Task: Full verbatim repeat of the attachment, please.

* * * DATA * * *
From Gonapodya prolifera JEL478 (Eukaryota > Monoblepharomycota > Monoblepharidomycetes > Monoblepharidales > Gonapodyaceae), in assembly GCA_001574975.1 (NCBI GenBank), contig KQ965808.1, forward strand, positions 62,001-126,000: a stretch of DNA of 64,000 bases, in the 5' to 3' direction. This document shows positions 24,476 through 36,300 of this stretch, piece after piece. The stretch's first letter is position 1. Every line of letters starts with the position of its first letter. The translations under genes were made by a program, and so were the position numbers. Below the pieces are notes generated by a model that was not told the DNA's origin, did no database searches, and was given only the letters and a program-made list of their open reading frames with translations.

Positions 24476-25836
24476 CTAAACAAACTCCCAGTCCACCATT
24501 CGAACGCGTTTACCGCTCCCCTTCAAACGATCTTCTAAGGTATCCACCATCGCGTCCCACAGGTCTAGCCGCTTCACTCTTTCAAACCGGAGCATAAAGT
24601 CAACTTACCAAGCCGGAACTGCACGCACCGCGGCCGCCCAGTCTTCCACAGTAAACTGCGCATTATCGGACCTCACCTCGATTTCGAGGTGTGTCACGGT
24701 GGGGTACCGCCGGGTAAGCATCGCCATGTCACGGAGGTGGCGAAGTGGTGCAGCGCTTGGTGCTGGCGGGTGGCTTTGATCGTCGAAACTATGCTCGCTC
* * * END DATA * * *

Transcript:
From Gonapodya prolifera JEL478 (Eukaryota > Monoblepharomycota > Monoblepharidomycetes > Monoblepharidales > Gonapodyaceae), in assembly GCA_001574975.1 (NCBI GenBank), contig KQ965808.1, forward strand, positions 62,001-126,000: a stretch of DNA of 64,000 bases, in the 5' to 3' direction. This document shows positions 24,476 through 36,300 of this stretch, piece after piece. The stretch's first letter is position 1. Every line of letters starts with the position of its first letter. The translations under genes were made by a program, and so were the position numbers. Below the pieces are notes generated by a model that was not told the DNA's origin, did no database searches, and was given only the letters and a program-made list of their open reading frames with translations.

Positions 24476-25836
24476 CTAAACAAACTCCCAGTCCACCATT
24501 CGAACGCGTTTACCGCTCCCCTTCAAACGATCTTCTAAGGTATCCACCATCGCGTCCCACAGGTCTAGCCGCTTCACTCTTTCAAACCGGAGCATAAAGT
24601 CAACTTACCAAGCCGGAACTGCACGCACCGCGGCCGCCCAGTCTTCCACAGTAAACTGCGCATTATCGGACCTCACCTCGATTTCGAGGTGTGTCACGGT
24701 GGGGTACCGCCGGGTAAGCATCGCCATGTCACGGAGGTGGCGAAGTGGTGCAGCGCTTGGTGCTGGCGGGTGGCTTTGATCGTCGAAACTATGCTCGCTC